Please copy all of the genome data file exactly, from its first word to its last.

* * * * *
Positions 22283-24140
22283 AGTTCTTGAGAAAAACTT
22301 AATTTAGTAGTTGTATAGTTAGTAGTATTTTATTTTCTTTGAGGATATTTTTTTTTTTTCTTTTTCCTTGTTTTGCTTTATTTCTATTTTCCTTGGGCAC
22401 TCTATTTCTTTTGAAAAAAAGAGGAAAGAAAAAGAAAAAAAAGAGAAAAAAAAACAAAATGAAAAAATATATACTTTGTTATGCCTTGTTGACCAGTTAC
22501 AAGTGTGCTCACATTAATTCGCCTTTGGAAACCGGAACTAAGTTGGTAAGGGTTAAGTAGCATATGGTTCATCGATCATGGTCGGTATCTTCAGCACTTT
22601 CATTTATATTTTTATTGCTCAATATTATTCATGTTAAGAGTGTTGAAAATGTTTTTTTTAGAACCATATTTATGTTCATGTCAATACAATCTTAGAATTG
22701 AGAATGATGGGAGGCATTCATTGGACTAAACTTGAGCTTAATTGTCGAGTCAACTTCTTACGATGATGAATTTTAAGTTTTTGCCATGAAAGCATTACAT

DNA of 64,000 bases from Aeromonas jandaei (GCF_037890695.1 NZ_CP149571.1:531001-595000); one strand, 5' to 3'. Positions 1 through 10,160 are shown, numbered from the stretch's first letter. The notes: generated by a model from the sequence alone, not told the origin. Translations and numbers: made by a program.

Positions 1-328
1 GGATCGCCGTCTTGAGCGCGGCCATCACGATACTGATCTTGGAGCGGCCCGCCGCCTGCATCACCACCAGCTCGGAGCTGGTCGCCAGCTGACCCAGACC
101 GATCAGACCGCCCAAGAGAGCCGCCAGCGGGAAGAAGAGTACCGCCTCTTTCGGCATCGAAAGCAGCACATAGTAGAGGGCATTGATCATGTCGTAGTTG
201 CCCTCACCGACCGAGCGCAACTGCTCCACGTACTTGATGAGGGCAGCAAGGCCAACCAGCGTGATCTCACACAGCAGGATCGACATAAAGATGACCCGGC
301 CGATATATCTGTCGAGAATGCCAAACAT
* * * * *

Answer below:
Positions 22283-24140
22283 AGTTCTTGAGAAAAACTT
22301 AATTTAGTAGTTGTATAGTTAGTAGTATTTTATTTTCTTTGAGGATATTTTTTTTTTTTCTTTTTCCTTGTTTTGCTTTATTTCTATTTTCCTTGGGCAC
22401 TCTATTTCTTTTGAAAAAAAGAGGAAAGAAAAAGAAAAAAAAGAGAAAAAAAAACAAAATGAAAAAATATATACTTTGTTATGCCTTGTTGACCAGTTAC
22501 AAGTGTGCTCACATTAATTCGCCTTTGGAAACCGGAACTAAGTTGGTAAGGGTTAAGTAGCATATGGTTCATCGATCATGGTCGGTATCTTCAGCACTTT
22601 CATTTATATTTTTATTGCTCAATATTATTCATGTTAAGAGTGTTGAAAATGTTTTTTTTAGAACCATATTTATGTTCATGTCAATACAATCTTAGAATTG
22701 AGAATGATGGGAGGCATTCATTGGACTAAACTTGAGCTTAATTGTCGAGTCAACTTCTTACGATGATGAATTTTAAGTTTTTGCCATGAAAGCATTACAT

DNA of 64,000 bases from Aeromonas jandaei (GCF_037890695.1 NZ_CP149571.1:531001-595000); one strand, 5' to 3'. Positions 1 through 10,160 are shown, numbered from the stretch's first letter. The notes: generated by a model from the sequence alone, not told the origin. Translations and numbers: made by a program.

Positions 1-328
1 GGATCGCCGTCTTGAGCGCGGCCATCACGATACTGATCTTGGAGCGGCCCGCCGCCTGCATCACCACCAGCTCGGAGCTGGTCGCCAGCTGACCCAGACC
101 GATCAGACCGCCCAAGAGAGCCGCCAGCGGGAAGAAGAGTACCGCCTCTTTCGGCATCGAAAGCAGCACATAGTAGAGGGCATTGATCATGTCGTAGTTG
201 CCCTCACCGACCGAGCGCAACTGCTCCACGTACTTGATGAGGGCAGCAAGGCCAACCAGCGTGATCTCACACAGCAGGATCGACATAAAGATGACCCGGC
301 CGATATATCTGTCGAGAATGCCAAACAT